Mojca Erdmann draws the ire of the critics for no good reason in my opinion. She has a sweet voice that also has great volume and depth. Throw in her solid acting skills and this is the complete package that every opera house is currently clamoring for. She can sound a bit pitchy in her upper range, but the elegance with which she sings (particularly in her seductive final aria) really made her a formidable Susanna. Her commanding stage presence (save for the aforementioned awkward moment) made her the center of the performance for long stretches.
Gerald Finley is one of the top Mozartians out there. I was a bit surprised that his voice was not as large as I imagined, but his singing was confident and passionate all the same. He also had a confident swagger about him that really gave his Count power. As the opera drew to a close he sang the glorious lines “Perdona Contessa” with a heart wrenching pianissimo that was easily one of the highlights of the night. The warmth he emanated easily exhibited one of the more sincere emotional moments in the score and of the night.
His Countess was a strong Maija Kovalevska who sang with a gorgeous full sound that has a dark edge to it. She seemed to have some tempo issues in her arias, particularly her second one “Dove Sono,” but she eased into it and delivered fluid singing that rang of emotional depth. Her Countess tended to be more on the girly side, almost as if she was releasing her suppressed impulses as she teamed up with Susanna to save her marriage. It might have been a bit much at times, but it certainly added to the complexity of the character. Her final moments in which she forgives Finley’s count matched the splendor of his warmth and sincerity vocally.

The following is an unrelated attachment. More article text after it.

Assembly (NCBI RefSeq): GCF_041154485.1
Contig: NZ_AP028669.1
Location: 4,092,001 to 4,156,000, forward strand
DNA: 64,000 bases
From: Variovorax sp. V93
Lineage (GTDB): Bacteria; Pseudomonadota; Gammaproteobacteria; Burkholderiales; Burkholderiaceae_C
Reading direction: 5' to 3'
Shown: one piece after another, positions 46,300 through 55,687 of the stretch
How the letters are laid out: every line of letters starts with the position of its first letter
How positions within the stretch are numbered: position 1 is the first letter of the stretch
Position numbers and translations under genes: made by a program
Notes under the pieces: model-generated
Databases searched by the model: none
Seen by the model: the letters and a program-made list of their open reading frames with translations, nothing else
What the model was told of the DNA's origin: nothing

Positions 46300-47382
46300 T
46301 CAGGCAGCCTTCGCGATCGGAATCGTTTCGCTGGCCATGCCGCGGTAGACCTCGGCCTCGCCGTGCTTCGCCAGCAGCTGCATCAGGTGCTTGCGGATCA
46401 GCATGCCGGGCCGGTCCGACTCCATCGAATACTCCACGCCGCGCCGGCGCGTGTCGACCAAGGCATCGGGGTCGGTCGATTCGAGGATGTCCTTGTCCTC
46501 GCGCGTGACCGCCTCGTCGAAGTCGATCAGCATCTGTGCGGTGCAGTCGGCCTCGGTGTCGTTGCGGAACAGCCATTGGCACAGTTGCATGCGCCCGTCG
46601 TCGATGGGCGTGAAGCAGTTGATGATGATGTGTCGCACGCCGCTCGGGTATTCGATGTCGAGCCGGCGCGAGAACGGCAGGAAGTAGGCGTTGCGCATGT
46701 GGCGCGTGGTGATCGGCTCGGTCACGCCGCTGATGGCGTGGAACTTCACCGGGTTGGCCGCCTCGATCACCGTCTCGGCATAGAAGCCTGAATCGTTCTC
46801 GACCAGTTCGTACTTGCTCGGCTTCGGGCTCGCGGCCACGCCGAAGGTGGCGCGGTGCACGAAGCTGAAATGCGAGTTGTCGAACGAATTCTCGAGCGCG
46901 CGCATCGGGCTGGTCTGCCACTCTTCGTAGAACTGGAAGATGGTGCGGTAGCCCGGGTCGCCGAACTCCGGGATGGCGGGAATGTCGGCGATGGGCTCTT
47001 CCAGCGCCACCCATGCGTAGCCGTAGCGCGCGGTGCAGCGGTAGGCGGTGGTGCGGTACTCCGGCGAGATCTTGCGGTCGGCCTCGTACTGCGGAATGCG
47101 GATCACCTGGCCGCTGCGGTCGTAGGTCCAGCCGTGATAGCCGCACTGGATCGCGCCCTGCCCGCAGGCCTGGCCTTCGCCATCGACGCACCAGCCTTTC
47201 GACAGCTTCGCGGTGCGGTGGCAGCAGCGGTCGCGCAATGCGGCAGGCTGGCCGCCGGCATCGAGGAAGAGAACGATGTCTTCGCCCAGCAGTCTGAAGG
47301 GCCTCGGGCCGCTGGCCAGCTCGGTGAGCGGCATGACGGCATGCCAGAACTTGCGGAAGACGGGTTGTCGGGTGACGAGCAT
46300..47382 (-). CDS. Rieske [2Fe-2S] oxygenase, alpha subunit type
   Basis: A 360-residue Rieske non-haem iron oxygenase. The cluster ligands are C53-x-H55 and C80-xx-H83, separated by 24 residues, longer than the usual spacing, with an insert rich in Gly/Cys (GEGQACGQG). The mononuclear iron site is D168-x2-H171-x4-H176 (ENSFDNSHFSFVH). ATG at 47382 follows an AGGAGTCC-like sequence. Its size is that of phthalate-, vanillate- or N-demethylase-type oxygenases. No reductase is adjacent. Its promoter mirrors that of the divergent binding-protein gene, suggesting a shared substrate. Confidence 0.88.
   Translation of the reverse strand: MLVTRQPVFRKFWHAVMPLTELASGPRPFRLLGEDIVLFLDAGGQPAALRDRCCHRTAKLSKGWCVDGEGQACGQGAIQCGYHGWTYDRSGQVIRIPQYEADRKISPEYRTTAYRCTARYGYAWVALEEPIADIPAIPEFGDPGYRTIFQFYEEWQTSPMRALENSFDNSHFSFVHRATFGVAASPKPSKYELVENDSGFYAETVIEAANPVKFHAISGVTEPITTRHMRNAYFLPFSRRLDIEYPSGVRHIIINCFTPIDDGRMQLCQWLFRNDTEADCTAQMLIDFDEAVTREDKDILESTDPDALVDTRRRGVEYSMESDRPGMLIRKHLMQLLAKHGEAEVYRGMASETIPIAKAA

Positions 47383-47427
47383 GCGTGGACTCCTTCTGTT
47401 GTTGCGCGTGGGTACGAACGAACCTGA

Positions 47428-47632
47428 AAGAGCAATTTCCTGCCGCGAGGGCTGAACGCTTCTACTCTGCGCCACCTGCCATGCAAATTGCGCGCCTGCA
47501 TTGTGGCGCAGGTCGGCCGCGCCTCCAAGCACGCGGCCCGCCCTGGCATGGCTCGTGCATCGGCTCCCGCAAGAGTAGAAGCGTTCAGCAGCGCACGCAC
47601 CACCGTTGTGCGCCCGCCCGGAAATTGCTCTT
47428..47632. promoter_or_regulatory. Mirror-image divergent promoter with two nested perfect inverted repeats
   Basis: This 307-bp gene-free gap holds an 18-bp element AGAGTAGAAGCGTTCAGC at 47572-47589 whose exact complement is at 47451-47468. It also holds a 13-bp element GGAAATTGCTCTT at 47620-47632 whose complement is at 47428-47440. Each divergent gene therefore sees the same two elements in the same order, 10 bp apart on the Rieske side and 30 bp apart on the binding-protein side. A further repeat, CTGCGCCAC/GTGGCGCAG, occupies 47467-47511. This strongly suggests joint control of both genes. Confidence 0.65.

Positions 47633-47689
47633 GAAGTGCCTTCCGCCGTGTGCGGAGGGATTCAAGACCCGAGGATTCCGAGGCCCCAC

Christine Schafer had a magnificent night as Cherubino. She may not have a massive voice, but her singing is smooth and nuanced. I was particularly blown away by her decision to sing the “Voi che sapete” piano (soft) the second time around. But it matched the increasing intensity of the moment as Schafer’s Cherubino slowly inched toward his desire object of affection: the Countess. It was riveting rendition and easily of the standout performances of the evening.
The other cast members (Maurizio Muraro as Doctor Bartolo, Margaret Lattimore as Marcellina, John Graham-Hall debuting at the Met as Don Basillio, Tony Stevensen as Don Curzio, and Ashley Emerson as Barbarina) added strong renditions of their roles to fill out a satisfying evening.
Conductor David Robertson and Pianist Dan Saunders were splendid in accompanying the cast. A piano in a Mozart opera nowadays seems strange and out of place, but it was far from bothersome on this evening. In many ways, the wholesome sound of the piano gave the dry recitativo energy often lacking in sound of the harpsichord.
Robertson’s conducting was swift and often understated. He was extremely supportive of his singers, best exhibited during Kovalevska’s tempo difficulties in which he adjusted with facility and de-emphasized the problem.
This Nozze is the latest in a series of successful revivals. Thus far this season the Met has successfully revived Carmen, and Il Trovatore to tremendous success without the need for a flashy cast. Add Nozze to that list.